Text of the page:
Los Angeles County acted “arbitrarily” and failed to conduct a proper “risk-benefit” analysis when it ordered restaurants to end all outdoor dining to slow the spread of the coronavirus, a judge ruled Tuesday. However, new state coronavirus restrictions will keep restaurants from serving people in-person for the time being, the Los Angeles Daily News reports.
A regional stay-at-home order imposed by California Gov. Gavin Newsom supersedes the judge’s ruling, requiring all restaurants in the area designated as “Southern California” to limit their services to takeout and delivery because remaining ICU capacity in regional hospitals has fallen below 15%.
Despite having consistently some of the strictest lockdown measures in the country since the start of the pandemic, Los Angeles County on Wednesday reported 9,243 new confirmed cases of coronavirus, the second-highest daily total since the pandemic began, according to KTLA-TV. As cases began surging last month, the Los Angeles County Board of Supervisors on Nov. 24 voted to uphold restrictions recommended by the Department of Public Health to temporarily ban in-person restaurant dining outdoors. The restrictions were met with outrage from restaurant owners who, already struggling because of the pandemic, fear that new mandates prohibiting them from conducting business will cost them their livelihoods.
In response, the California Restaurant Association and restaurant owner Mark Geragos each filed lawsuits seeking a court injunction to block the county from enforcing the ban on dining.
Superior Court Judge James Chalfant, in a 53-page opinion, said that “by failing to weigh the benefits of an outdoor dining restriction against its costs, the county acted arbitrarily and its decision lacks a rational relationship to a legitimate end.”
“Plainly, the County established that the surge is legitimately concerning, particularly hospitalizations, ICU load, and deaths,” Chalfant wrote. “The principal question is: Does the action of closing outdoor restaurants have rational support in furthering the reduction of this risk?”
Defending the ban on outdoor dining, lawyers for the county argued that surging COVID-19 cases and hospitalizations necessitated the measures taken by the health department. They pointed out that the coronavirus spreads when people sit next to each other in close proximity without face coverings, eating and drinking, and projecting their voices toward one another.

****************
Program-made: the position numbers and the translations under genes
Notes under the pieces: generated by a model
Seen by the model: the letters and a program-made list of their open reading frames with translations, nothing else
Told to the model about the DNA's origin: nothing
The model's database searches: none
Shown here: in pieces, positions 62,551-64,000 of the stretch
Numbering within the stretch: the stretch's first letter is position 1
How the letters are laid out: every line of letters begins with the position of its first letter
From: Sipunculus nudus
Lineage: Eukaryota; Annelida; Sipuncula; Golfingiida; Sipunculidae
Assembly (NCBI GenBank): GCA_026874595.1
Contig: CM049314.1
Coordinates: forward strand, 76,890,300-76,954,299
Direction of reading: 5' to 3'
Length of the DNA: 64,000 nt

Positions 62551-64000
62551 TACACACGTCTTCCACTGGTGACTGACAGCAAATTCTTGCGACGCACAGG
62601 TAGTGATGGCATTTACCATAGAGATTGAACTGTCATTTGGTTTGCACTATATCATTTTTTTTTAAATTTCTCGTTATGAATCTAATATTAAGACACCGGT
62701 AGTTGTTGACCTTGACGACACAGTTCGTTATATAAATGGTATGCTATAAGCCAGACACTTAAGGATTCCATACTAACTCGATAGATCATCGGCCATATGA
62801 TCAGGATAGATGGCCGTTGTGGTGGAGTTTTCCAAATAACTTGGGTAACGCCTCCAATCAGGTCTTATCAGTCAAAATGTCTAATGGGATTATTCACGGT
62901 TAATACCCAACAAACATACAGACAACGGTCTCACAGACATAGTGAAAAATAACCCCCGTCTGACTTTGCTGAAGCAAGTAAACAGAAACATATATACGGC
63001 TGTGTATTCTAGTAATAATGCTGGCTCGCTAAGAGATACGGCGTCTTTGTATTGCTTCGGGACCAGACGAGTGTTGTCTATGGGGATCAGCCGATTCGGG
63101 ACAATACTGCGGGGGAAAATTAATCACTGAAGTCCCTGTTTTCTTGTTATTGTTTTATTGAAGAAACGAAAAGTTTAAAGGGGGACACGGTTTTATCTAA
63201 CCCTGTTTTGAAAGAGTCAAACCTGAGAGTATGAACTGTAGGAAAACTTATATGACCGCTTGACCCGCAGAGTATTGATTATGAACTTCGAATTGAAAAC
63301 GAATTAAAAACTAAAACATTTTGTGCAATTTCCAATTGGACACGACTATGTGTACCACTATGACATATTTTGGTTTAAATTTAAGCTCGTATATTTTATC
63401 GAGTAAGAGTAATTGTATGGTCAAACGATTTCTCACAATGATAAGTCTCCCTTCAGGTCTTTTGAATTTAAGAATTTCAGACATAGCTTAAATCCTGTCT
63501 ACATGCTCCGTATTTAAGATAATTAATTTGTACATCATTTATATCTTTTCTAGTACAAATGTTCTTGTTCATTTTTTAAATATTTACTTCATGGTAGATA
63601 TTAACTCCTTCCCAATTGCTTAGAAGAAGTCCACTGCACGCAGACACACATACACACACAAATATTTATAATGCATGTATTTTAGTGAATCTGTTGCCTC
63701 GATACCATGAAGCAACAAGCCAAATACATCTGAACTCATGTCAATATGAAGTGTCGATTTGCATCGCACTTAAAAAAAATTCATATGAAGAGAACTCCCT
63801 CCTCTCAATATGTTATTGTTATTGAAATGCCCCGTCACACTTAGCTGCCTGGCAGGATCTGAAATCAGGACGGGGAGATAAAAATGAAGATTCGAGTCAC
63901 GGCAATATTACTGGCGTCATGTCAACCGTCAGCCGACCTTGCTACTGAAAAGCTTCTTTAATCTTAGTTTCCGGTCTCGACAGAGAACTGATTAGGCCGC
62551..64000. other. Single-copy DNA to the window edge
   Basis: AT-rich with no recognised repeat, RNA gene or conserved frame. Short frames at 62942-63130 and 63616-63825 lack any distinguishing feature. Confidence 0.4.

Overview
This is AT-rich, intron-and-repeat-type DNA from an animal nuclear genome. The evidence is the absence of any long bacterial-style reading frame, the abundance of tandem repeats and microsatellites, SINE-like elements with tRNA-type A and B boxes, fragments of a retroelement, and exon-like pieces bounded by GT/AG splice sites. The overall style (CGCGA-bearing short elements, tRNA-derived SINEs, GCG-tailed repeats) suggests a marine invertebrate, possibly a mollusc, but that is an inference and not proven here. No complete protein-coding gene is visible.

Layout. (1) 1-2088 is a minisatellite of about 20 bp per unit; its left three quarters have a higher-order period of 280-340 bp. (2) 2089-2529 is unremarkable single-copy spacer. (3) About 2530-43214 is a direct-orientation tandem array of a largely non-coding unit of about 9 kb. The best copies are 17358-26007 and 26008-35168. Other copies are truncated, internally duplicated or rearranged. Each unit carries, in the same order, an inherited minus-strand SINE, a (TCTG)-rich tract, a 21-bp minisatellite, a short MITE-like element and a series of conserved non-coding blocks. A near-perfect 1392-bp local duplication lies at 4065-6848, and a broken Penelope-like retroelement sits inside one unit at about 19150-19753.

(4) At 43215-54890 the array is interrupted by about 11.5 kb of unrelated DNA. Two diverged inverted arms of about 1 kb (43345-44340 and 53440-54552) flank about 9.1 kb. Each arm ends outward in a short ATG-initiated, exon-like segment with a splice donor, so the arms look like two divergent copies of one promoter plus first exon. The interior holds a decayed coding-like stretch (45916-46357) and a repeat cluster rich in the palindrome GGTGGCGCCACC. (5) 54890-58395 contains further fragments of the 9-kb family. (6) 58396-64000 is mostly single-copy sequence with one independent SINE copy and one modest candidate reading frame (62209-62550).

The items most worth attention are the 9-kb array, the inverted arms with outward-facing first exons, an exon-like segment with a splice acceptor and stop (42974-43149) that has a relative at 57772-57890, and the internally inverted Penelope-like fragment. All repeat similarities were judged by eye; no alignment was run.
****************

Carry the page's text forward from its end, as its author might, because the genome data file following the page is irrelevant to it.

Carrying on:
Judge Chalfant agreed that the county showed increased COVID-19 cases are “burdening the health care system and action is necessary,” but said they only presented “generalized evidence” of an increased risk of transmitting the virus via outdoor dining.
The county’s argument “only weakly supports the closure of outdoor restaurant dining, because it ignores the outdoor nature of the activity, which the CDC (U.S. Centers for Disease Control and Prevention) says carries only a moderate risk, and less with mitigations,” Chalfant wrote.
“While the County had generalized evidence that outdoor dining necessarily means that diners will not wear masks while eating, and that not wearing masks in proximity to another increases the risk of COVID transmission, Petitioners had specific evidence that outdoor dining does not involve any significant COVID risk.”
Additionally, Chalfant noted that, “although not widely publicized, the evidence shows that the pandemic is not so overwhelming that the public should live in fear.”
“It is sadly true that large numbers of people have died from COVID: 282,000 in the United States, 19,876 in California, and 7,886 in the County. But the mortality rates have gone down as healthcare professionals have learned to treat the disease and the vulnerable groups are known.”
That being said, nothing in the restaurant group’s argument “undermines the County’s conclusion that the mortality from COVID is serious and that the Department must take action to protect those vulnerable and to avoid long-term effects for those who recover.”
But the county did not prove “any link between outdoor dining and COVID transmissions, hospitalizations, or mortality.”
The statewide lockdown order will remain in place until Dec. 27 at least. Should the county seek to reimpose its restrictions on outdoor dining, which will expire on Dec. 16, it will first have to conduct “an appropriate risk-benefit analysis.”
The judge said that the court cannot determine exactly what an appropriate analysis should include, but suggested that the county consider “the economic cost of closing 30,000 restaurants, the impact to restaurant owners and their employees and the psychological and emotional cost to a public tired of the pandemic and seeking some form of enjoyment in their lives.”
“The court cannot adequately balance the harms without the County’s performance of a risk-benefit analysis,” Chalfant wrote. “While the County clearly may take action to reduce COVID’s impact on hospital bed space and ICUs, it is not clear that the closure of restaurants may aid in reducing that stress to the system or that the benefits of doing so outweigh the costs.”